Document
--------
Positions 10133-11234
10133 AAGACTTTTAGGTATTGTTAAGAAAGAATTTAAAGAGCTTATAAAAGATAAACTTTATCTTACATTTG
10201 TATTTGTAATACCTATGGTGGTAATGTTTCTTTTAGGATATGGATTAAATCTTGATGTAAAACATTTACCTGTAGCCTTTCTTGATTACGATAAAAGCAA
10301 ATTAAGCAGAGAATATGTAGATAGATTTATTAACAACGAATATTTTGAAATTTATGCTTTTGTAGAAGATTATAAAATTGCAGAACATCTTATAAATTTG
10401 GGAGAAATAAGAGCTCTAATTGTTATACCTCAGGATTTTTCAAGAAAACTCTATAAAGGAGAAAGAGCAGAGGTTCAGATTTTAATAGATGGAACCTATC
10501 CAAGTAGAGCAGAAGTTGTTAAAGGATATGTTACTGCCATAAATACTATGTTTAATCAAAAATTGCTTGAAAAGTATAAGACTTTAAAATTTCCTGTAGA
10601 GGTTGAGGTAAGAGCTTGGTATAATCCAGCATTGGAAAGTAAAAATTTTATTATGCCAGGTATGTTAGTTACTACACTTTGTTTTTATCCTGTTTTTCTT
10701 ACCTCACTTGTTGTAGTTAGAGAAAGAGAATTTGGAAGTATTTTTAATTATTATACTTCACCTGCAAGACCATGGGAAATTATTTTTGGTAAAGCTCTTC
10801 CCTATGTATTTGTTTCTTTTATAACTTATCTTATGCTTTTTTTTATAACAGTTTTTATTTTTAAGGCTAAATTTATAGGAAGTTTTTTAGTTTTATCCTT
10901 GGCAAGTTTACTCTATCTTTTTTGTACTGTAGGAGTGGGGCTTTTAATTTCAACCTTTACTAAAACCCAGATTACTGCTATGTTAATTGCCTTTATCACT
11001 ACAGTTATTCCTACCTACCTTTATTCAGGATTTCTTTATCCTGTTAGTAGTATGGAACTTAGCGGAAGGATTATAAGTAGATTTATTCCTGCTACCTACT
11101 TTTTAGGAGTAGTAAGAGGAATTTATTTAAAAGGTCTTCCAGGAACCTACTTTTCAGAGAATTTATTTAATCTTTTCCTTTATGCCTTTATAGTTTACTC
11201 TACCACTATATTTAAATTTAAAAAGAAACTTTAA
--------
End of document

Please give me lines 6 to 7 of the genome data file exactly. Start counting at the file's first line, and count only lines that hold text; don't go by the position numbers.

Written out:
10501 CAAGTAGAGCAGAAGTTGTTAAAGGATATGTTACTGCCATAAATACTATGTTTAATCAAAAATTGCTTGAAAAGTATAAGACTTTAAAATTTCCTGTAGA
10601 GGTTGAGGTAAGAGCTTGGTATAATCCAGCATTGGAAAGTAAAAATTTTATTATGCCAGGTATGTTAGTTACTACACTTTGTTTTTATCCTGTTTTTCTT